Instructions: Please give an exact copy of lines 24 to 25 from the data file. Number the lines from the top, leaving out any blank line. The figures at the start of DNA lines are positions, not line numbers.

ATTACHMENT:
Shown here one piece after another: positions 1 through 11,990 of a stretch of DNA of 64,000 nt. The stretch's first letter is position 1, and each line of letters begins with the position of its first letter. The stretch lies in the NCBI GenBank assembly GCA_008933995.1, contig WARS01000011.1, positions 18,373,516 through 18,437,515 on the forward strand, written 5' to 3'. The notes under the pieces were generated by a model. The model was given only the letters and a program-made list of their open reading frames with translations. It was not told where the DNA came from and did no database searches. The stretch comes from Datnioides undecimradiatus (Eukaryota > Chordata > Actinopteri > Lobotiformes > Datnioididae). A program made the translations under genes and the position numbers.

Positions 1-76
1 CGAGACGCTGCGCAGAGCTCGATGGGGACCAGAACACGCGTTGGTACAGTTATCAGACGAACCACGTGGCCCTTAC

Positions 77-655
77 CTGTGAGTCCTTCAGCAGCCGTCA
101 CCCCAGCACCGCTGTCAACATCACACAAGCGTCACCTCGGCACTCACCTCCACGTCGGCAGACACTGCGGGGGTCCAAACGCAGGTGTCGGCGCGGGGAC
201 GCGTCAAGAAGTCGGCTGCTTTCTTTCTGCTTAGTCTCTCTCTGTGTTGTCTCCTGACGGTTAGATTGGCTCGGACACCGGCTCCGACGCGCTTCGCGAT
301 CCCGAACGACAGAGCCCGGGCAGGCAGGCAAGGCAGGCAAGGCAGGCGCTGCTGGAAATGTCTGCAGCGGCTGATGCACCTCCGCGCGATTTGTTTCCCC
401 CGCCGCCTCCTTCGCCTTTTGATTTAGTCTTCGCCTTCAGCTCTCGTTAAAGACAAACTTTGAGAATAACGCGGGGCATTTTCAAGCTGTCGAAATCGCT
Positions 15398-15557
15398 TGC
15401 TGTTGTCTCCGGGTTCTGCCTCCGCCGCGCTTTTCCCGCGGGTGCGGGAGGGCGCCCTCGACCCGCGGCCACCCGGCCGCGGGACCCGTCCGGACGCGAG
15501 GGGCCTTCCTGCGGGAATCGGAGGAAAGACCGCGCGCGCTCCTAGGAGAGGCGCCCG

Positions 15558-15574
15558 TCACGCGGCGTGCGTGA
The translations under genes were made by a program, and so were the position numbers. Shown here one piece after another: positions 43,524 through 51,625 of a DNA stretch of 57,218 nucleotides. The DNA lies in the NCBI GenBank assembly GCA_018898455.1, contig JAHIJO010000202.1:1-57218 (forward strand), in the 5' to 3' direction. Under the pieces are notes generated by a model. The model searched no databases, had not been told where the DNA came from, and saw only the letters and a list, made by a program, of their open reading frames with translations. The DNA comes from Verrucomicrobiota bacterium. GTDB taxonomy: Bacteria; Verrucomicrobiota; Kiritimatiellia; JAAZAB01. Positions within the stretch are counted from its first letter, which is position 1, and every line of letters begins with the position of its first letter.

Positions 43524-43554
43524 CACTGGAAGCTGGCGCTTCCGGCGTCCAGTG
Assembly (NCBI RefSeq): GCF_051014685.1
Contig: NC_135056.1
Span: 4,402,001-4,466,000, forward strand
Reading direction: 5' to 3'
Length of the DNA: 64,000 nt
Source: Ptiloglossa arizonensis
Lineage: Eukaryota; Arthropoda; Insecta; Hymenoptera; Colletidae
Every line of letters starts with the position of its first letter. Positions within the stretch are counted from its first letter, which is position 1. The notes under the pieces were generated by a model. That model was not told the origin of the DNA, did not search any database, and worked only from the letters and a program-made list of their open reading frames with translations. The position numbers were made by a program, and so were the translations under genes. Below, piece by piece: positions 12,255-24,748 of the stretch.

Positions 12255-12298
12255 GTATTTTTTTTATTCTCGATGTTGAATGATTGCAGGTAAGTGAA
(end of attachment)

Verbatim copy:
Source: Ptiloglossa arizonensis
Lineage: Eukaryota; Arthropoda; Insecta; Hymenoptera; Colletidae